Portraits of Wildflowers

Perspectives on Nature Photography

New Zealand: Orokonui

with 19 comments

A year ago today we spent several hours at the Orokonui Ecosanctuary north of Dunedin. At the entrance we gazed upon the broad and healthily handsome cabbage tree (Cordyline australis) shown below. In the foreground you see a stand of the ubiquitous plant known as flax in New Zealand English, harakeke in Māori, and Phormium tenax in botanese.

Among the kinds of native plants inside the reserve we saw one with clusters of white flowers. It turned out to be Ozothamnus vauvilliersii, known as tauhinu and mountain cottonwood.

Tauhinu belongs to a tribe of the sunflower family that I don’t remember having heard of, Gnaphaleae, though I see now that the tribe includes a genus that’s common in Austin. One clue that mountain cottonwood is in the sunflower family is the way its seed heads turn fluffy as they age:

© 2018 Steven Schwartzman

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Written by Steve Schwartzman

February 27, 2018 at 4:42 AM

19 Responses

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  1. Quite incredible the gifts nature bestows, Steve. 🙂 🙂

    restlessjo

    February 27, 2018 at 11:24 AM

    • Yes, and the reserve held many more of those natural gifts than what’s shown in today’s post.

      Steve Schwartzman

      February 27, 2018 at 5:49 PM

  2. Those cabbage palms are all over Cornwall (my neighbour has one) and the flax. I must look out for the tauhinu, it looks very pretty.

    Heyjude

    February 27, 2018 at 6:21 PM

  3. The base of the cabbage tree reminds me of the plant we call Spanish dagger. When I read the linked page, there was a reference to its sword-like leaves, so the similarity is there: at least visually.

    The buds of the tauhinu are terrific. At that stage, the plant seems perfectly proportioned and elegant, with the stems, leaves, and buds fitting together in just the right way. If I lived where I could grow that one, I would.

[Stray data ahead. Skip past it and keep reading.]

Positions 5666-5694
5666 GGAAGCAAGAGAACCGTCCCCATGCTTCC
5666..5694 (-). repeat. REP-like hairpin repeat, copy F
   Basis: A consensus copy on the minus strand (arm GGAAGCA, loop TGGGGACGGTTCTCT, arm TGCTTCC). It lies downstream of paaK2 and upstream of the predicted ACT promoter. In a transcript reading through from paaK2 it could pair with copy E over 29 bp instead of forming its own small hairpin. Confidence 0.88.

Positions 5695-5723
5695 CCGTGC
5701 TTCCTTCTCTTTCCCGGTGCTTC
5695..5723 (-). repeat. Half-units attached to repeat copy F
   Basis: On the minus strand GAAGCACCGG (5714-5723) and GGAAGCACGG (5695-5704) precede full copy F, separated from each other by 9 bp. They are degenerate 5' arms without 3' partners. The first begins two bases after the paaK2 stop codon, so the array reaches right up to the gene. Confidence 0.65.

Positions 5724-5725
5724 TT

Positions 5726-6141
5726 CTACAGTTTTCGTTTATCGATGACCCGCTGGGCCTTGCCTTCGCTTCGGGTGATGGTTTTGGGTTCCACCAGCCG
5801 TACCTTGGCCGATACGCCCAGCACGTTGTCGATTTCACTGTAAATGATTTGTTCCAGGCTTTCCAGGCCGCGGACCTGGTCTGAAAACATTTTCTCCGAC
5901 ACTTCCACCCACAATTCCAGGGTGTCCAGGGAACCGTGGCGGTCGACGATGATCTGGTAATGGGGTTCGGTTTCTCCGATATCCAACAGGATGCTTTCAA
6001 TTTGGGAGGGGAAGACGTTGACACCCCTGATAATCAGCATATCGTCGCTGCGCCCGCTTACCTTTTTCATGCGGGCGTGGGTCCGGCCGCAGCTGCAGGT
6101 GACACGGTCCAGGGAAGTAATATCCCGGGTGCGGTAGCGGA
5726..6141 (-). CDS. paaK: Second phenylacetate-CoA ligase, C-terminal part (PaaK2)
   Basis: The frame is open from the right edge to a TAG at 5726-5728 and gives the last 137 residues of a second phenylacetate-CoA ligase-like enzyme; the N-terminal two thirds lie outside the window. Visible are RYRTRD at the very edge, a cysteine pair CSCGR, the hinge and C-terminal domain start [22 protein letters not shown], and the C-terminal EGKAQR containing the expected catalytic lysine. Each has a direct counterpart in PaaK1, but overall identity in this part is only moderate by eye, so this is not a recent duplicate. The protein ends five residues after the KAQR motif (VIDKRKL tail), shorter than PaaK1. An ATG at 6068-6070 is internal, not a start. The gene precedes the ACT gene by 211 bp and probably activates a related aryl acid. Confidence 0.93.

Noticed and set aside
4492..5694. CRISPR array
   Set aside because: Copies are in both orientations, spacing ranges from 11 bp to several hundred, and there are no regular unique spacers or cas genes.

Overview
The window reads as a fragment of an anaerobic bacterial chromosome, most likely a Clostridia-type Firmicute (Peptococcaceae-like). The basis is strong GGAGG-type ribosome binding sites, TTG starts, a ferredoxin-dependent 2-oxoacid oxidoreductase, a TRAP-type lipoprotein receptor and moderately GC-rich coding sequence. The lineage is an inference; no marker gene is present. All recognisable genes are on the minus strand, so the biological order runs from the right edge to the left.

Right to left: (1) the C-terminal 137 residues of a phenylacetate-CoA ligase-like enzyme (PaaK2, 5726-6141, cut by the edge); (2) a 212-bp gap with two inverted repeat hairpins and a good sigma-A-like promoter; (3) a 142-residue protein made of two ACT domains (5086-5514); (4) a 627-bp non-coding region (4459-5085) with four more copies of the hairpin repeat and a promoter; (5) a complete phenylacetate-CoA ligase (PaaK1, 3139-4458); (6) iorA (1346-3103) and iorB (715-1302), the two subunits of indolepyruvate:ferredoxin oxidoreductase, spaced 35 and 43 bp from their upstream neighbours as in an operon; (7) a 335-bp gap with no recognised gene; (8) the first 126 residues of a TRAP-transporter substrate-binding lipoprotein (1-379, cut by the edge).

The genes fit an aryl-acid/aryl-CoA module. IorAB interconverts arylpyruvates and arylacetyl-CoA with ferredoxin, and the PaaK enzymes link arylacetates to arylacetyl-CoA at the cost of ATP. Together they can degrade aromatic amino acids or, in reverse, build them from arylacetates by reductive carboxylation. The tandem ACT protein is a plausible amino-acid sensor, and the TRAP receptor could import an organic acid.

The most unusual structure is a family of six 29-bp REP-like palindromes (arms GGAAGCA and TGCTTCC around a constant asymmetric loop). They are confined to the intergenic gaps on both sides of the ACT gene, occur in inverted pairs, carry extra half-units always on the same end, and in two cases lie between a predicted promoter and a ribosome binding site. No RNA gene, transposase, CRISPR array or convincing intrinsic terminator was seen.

shoreacres

    February 27, 2018 at 11:12 PM

    • I see that Spanish dagger, Yucca treculeana, is in the agave family, whereas the cabbage tree is in the recently expanded Asparagaceae. Based on appearances, the cabbage tree is often misleadingly called a cabbage palm, but true palms comprise the Arecaceae.

      Well, your desire to grow tauhinu means you’ll just have to move to New Zealand.

      Steve Schwartzman

      February 28, 2018 at 9:36 AM

  4. I looked up the cabbage tree and the USDA has it as having naturalized in California. I thought it would be in Florida but it obviously preferred the drier side of U.S.. Florida may be way too humid for some of these New Zealand plants. How did it get to California, don’t ask.

    Maria

    February 27, 2018 at 11:59 PM

    • I think the cabbage tree appealed to landscapers in California, who must have imported it. Why it didn’t also appeal to landscapers and gardeners in Florida, I don’t know, but you may well be right that Florida is too tropical for the plant to do well there. The northernmost part of New Zealand is the warmest, but it’s still far from being tropical.

      Steve Schwartzman

      February 28, 2018 at 9:39 AM

  5. I never would have seen that those are composite flowers. I would not have guessed that the coyote brush is either, just because one must look closely, and I just do not look that closely at coyote brush.

    tonytomeo

    February 28, 2018 at 3:37 PM

    • When we visited the Martinez Regional Shoreline in 2016 I saw a bush that I knew immediately had to be some sort of Baccharis, based on its similarity to the Baccharis neglecta that’s so common in Austin:

      https://portraitsofwildflowers.wordpress.com/2017/11/18/two-closer-looks/

      I asked someone who happened to be passing by in California, and she told me it was coyote brush, which I later looked up and confirmed that it was indeed a Baccharis, B. pilularis:

      https://portraitsofwildflowers.wordpress.com/2017/02/26/coyote-bush-with-fluff-flying/

      Steve Schwartzman

      February 28, 2018 at 4:55 PM

      • Yes. It is even more common on the coast, but is not much to look at. I cleared it from my Pa’s back yard in Montara. It is quite combustible. The low growing species works nicely as a groundcoer in large scale landscapes, but does not last very long.

        tonytomeo

        February 28, 2018 at 4:59 PM

        • Fortunately we saw the coyote brush at the stage where it had turned fluffy. That’s the stage I always look forward to in the fall with our local species, Baccharis neglecta.

          Steve Schwartzman

          March 1, 2018 at 9:28 AM

          • Really? I do not think of that as an appealing feature, at least on ours. It looks all fluffy and shabby, like cottonwoods dropped their fluff on it.

            tonytomeo

            March 1, 2018 at 5:10 PM

            • Well, I like the fluff, but I hadn’t thought about the possibility that not everyone else likes it. Each to his own taste.

              Steve Schwartzman

              March 1, 2018 at 6:20 PM

              • It might be appealing on your local species. I just do not think that it looks like much on ours. We also have the Cortaderia jubata, which is not very pretty relative to the Cortaderia selloana. They are closely related, but one is quite pretty while the other is acquired taste.

                tonytomeo

                March 1, 2018 at 7:03 PM


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